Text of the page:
As we said, these lesions aren't considered dangerous. But in a small number of cases, oral cancer was found to develop later. It's unclear whether the lesions were related to the cancer, or if what were diagnosed as lichen planus lesions were actually pre-cancerous cells mimicking the appearance of the benign sore.

In any event, your dentist will probably continue to monitor the lesions and possibly conduct regular oral cancer screenings to be on the safe side. You may also want to stop using tobacco or alcohol products to further decrease your risk of oral cancer.

As to managing lichen planus, it starts with a daily habit of brushing and flossing. You'll also want to avoid spicy or acidic foods like citrus fruits, tomatoes, peppers or caffeinated drinks, especially during flareups. If the lesions are causing discomfort, your dentist may also prescribe a topical steroid to apply to them.

Since it's quite possible you won't know if you have lichen planus (as well as other types of mouth sores) unless your dentist observes them, you should keep up regular dental visits. Having your dentist check your entire mouth, not just your teeth and gums, will help both of you stay on top of your oral health.

If you would like more information on mouth sores, please contact us or schedule an appointment for a consultation. You can also learn more about this topic by reading the Dear Doctor magazine article “Lichen Planus.”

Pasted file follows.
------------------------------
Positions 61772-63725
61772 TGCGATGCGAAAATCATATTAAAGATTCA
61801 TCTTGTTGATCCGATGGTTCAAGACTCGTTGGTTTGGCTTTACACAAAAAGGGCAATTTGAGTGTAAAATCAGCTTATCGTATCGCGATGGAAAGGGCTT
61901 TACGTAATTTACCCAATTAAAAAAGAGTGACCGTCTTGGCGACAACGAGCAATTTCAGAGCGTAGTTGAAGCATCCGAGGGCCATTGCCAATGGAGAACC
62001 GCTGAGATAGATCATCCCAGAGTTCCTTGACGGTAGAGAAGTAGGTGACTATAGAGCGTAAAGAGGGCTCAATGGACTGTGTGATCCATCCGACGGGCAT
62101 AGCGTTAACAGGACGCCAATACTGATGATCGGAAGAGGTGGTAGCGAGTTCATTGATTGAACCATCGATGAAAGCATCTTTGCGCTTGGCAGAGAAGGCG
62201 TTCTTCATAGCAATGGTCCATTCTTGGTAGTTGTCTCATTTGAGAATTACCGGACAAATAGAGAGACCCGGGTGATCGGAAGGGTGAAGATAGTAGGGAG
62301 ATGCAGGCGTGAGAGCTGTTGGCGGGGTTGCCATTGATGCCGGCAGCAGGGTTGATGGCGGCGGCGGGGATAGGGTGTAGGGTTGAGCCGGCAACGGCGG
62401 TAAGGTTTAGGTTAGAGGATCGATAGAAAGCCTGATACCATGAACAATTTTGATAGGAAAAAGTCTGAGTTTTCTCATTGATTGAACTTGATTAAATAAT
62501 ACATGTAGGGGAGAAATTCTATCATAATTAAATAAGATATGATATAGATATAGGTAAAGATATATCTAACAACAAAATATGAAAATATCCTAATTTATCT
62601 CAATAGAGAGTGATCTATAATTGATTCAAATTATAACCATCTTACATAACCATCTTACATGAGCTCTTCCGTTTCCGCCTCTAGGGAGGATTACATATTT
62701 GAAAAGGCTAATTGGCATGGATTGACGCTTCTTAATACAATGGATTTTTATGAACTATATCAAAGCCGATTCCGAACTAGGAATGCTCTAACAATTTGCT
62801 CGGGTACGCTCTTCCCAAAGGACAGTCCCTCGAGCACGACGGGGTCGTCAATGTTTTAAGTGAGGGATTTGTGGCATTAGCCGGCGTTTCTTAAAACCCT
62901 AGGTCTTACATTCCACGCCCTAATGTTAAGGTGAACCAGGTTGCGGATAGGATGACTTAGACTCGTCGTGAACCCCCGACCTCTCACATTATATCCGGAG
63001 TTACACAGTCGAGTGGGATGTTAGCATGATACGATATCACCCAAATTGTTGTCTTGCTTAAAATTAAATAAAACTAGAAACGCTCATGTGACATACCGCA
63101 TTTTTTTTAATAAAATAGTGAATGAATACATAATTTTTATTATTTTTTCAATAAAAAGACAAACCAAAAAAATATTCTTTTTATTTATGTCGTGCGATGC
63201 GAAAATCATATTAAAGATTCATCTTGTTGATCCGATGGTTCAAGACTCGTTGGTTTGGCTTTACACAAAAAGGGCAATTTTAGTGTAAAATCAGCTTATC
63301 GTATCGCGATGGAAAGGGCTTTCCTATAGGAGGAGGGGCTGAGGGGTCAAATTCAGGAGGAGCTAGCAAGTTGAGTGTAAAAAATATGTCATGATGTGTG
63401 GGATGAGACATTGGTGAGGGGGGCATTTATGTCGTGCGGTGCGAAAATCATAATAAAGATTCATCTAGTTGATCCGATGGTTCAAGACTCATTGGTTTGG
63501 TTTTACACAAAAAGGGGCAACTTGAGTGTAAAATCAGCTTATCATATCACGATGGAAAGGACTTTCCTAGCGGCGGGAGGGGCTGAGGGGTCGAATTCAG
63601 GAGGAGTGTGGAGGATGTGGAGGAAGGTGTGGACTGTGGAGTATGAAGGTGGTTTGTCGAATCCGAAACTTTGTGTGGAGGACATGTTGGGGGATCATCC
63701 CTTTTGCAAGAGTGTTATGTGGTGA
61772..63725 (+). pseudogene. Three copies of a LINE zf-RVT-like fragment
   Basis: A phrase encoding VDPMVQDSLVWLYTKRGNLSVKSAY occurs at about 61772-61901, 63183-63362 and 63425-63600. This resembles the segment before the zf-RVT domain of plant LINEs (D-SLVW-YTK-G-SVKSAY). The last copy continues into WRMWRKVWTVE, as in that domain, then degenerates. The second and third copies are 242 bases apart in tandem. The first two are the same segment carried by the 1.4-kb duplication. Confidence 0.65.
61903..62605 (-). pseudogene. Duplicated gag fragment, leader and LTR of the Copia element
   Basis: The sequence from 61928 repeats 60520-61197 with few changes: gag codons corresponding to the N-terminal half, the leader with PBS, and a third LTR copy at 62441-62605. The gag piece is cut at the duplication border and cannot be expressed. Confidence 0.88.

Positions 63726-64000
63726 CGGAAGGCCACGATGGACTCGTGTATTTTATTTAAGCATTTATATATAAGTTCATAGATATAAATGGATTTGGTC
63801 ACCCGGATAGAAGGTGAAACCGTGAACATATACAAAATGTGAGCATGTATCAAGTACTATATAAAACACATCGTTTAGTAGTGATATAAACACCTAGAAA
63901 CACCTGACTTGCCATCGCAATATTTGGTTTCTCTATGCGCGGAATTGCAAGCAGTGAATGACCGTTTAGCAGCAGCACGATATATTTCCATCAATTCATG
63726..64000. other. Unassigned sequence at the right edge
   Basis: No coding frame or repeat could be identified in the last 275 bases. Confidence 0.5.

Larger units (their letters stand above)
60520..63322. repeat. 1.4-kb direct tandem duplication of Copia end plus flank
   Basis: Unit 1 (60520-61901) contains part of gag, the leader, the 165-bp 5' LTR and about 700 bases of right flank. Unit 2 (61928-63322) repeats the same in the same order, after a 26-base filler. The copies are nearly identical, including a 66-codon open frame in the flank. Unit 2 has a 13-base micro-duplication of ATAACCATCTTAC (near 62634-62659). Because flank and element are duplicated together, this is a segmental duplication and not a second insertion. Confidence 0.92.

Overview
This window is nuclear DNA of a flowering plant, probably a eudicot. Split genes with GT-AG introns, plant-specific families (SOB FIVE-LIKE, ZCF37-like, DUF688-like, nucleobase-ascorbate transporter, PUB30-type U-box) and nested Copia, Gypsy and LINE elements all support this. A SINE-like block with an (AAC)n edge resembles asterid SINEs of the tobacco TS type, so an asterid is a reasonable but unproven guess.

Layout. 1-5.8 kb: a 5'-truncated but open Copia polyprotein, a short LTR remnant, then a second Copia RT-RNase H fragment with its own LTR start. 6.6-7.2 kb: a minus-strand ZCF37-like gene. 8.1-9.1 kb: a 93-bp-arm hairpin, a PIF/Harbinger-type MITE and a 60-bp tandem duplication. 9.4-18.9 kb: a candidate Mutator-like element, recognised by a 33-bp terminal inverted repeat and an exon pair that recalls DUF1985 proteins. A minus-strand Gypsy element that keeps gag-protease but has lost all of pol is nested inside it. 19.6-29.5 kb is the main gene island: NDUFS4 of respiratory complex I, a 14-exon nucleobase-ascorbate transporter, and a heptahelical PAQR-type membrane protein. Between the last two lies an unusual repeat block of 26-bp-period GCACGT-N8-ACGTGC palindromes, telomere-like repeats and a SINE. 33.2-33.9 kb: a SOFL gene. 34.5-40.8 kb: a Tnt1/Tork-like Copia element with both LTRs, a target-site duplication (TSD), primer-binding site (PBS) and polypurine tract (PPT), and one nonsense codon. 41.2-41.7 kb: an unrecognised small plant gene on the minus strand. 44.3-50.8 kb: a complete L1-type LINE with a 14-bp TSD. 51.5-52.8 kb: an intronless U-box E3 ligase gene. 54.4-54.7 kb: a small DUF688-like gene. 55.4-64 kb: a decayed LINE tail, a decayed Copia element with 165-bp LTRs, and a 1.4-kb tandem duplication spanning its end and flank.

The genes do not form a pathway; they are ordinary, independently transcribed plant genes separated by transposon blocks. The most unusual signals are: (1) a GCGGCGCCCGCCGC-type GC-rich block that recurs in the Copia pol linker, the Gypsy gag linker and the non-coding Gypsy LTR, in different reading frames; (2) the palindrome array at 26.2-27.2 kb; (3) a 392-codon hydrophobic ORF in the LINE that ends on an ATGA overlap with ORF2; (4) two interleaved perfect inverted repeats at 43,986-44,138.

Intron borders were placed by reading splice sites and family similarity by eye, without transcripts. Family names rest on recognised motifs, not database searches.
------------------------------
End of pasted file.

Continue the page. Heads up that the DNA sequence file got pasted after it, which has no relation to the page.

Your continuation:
By Craig S. Karriker, DMD, PA
June 10, 2021
Category: Dental Procedures
Tags: veneers  
YourNewPorcelainVeneersCanLastandLookGreataLongTime

Dental veneers are a popular way to improve teeth with chips, stains, gaps or other defects. They're typically made of dental porcelain, ceramic-like materials prized for their ability to mimic the texture, color and translucency of natural teeth.

But dental porcelain doesn't come in one form—a dentist can utilize variations of it to better match a patient's need. For example, one patient may need a porcelain with added strength, while another may need one that provides better coverage of underlying discoloration.

The foundational materials for veneer porcelain are glass ceramics. Also used for crowns, glass ceramics have been the preferred choice of dentists for some time to achieve life-like results. In terms of veneers, dental technicians first mix the powdered form of the porcelain with water to create a paste. They then use the paste to build up the body of a veneer layer by layer.

But while the high degree of silica (glass) in this type of porcelain best resembles the translucence of natural teeth, early forms of it lacked strength. This changed in the 1990s when technicians began adding a material called leucite to the ceramic mixture that enhanced its strength and durability.

Today, you'll also find lithium disilicate used, which is twice as strong as leucite and is quite useful when creating thinner veneers. Both of these strength materials can be pressed and milled into shape, which helps achieve a more accurate fit. Along with the underlying glass ceramic, the result is a veneer that's both durable and incredibly life-like.